Taking advantage of the inability to create in-person exhibits, a new digital exhibition called “Materiality, Fragility, and Loss in the Medical Archive” focuses on fragile materials that cannot be appreciated in person.
The exhibition, hosted by the Yale Medical Historical Library and curated by doctoral candidate Anabelle Gambert-Jouan GRD ’21, showcases a variety of art, medical study materials, artifacts, books and photographs. Melissa Grafe, head of the Medical Historical Library, said the exhibition’s online format will allow curators to keep adding new materials to the website.
“This whole COVID thing has really pushed us all into this other world of Zoom in a steroid kind of way,” said Terry Dagradi, the Cushing Center coordinator and photographer for the exhibition. “But I think in this exhibit, it’s really the perfect format.”
The exhibition includes delicate materials that must be visually manipulated for viewers to appreciate them as intended. The online format presents the perfect opportunity to showcase such materials. For example, featured in the section titled “Tactility and Fragility of Movable Artifacts” are early modern European “lift-the-flap” anatomical images. These are composed of several layers of thin paper with detailed drawings of musculature, bones, veins and arteries. Grafe noted that because the images are susceptible to damage — especially when their various flaps are lifted — they can be best admired digitally.
“You’re just teasing people if you put them in glass cases and don’t allow people to engage with them,” Grafe said.
Additionally, the section also includes tiny human manikins which are too small to see through a glass case. On the digital exhibition, viewers can access high-resolution images of the figurines to reveal details they may not have noticed otherwise.
The exhibition also contains videos that allow viewers to understand materials in motion, which both Dagradi and Grafe said greatly enhances the exhibition. For example, one book holds in its pages a neoclassical painting of a cityscape, which, in an in-person exhibit, can only be seen when the pages are pressed firmly down.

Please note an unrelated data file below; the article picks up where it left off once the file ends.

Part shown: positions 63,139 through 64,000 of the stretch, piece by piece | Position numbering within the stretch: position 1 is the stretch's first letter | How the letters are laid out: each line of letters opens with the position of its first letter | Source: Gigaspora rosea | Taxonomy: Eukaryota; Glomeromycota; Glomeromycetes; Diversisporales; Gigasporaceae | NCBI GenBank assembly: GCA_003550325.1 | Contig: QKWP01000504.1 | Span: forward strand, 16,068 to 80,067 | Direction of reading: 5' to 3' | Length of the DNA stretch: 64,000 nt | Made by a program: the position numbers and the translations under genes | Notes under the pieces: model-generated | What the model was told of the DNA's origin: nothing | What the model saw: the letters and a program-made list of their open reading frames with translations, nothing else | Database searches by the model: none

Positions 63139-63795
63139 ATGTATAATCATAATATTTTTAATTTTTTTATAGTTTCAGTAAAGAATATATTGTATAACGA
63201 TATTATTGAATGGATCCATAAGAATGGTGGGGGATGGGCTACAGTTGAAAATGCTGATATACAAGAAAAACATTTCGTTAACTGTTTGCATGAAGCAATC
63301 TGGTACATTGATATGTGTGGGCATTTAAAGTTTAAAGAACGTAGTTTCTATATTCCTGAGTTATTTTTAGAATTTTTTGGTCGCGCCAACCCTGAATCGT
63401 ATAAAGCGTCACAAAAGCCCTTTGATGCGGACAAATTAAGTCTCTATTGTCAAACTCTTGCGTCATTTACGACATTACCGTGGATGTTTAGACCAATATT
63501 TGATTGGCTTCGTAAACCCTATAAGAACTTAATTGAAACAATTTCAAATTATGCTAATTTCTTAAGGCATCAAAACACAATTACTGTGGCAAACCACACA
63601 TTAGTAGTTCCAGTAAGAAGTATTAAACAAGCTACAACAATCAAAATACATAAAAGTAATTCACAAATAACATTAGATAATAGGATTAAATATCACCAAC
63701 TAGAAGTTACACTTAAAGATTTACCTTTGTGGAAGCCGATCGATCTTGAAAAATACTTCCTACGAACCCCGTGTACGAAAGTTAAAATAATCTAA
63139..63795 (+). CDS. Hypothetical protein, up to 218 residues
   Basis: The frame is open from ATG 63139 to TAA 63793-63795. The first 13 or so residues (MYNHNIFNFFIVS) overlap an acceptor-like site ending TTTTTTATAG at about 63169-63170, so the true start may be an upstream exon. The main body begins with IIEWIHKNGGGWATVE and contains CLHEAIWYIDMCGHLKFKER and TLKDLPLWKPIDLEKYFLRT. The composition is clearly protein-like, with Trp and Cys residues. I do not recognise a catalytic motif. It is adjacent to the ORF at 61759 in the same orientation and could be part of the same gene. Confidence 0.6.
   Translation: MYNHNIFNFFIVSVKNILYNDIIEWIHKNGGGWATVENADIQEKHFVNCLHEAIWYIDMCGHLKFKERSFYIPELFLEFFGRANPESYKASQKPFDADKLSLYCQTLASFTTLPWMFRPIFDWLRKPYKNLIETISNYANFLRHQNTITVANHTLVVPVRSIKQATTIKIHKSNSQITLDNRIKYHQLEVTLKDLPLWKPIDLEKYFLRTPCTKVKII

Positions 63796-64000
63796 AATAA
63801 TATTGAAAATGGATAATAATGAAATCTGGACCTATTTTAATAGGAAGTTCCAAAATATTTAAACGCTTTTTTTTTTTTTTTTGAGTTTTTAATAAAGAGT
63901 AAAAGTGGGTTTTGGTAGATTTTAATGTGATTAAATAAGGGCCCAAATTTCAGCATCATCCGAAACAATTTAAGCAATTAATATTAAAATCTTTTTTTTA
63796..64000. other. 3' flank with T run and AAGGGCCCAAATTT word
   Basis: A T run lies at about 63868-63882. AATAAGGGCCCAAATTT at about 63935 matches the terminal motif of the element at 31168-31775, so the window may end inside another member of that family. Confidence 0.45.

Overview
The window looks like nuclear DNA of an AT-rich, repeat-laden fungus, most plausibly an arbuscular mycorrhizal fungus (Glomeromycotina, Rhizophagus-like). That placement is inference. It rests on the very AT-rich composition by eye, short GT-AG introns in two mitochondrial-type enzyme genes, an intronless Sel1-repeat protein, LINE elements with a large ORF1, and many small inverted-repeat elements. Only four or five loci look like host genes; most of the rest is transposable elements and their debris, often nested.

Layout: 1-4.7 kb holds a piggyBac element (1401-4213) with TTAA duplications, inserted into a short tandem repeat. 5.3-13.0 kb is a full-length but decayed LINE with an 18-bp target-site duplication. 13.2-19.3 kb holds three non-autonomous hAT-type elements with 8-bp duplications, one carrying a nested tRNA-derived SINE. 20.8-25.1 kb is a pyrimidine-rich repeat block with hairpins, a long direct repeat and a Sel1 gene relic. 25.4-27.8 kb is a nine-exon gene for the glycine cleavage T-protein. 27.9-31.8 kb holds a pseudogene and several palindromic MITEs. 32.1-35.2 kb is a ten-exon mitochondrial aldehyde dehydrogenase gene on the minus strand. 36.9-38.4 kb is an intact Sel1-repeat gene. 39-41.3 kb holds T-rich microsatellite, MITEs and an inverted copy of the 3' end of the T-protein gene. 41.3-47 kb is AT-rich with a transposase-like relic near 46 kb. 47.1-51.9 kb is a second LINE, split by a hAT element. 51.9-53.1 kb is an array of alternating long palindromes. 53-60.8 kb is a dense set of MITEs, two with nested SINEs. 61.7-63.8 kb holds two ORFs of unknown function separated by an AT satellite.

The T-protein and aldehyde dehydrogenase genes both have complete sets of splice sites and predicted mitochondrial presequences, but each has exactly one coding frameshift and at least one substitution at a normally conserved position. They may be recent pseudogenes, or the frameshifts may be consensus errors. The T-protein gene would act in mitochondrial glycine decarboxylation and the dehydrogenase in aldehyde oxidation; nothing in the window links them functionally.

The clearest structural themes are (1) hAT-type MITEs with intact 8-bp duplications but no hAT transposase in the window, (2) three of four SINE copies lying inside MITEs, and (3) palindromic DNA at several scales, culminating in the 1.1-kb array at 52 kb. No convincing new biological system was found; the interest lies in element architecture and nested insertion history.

The second section of the exhibit contains pieces that are in the process of decay. Dagradi’s photographs of old photo negatives and disintegrating books populate this section. “The paper is eating itself alive — I mean its acid,” said Grafe, describing a photograph of a crumbling book.
Another book in the exhibit, a 14th-century Herbal, contains 16 full-page paintings of plants. The green pigment used to color the pages of plants has seeped through the paper, while another pigment used in the same text has eaten through the paper.
According to Grafe, the exhibition’s digital format both brings otherwise-hidden materials to the public eye and allows materials to remain on view for a longer time period than in physical displays. Typically, materials are displayed in the Cushing/Whitney Medical Library’s rotunda, where UV light from a skylight can potentially damage materials. Similar exhibits usually last for three to four months in physical showings.
“It’s a much longer physical life online,” Grafe said.
Gambert-Jouan added that the exhibition’s format makes it more accessible to the public, since the rotunda lies within the School of Medicine and can be hard to find. Grafe hopes that this way, the exhibition will reach students — particularly high schoolers — across the country.
“I think there’s a huge opportunity to continue to engage with our community here in New Haven,” Grafe said. “To develop more exhibits that work with both the Yale collections and curriculum [as well as] the interests of the larger community.”
Coming to Yale on March 4 is “Community in a Time of Crisis: Yale, New Haven, and HIV/AIDS, 1981-1996,” a physical and online exhibit that deals with the AIDS crisis in New Haven.
Annie Radillo | firstname.lastname@example.org
Correction, Feb. 12: The story has been updated to reflect that Gambert-Jouan is a doctoral candidate, not a postdoctoral candidate.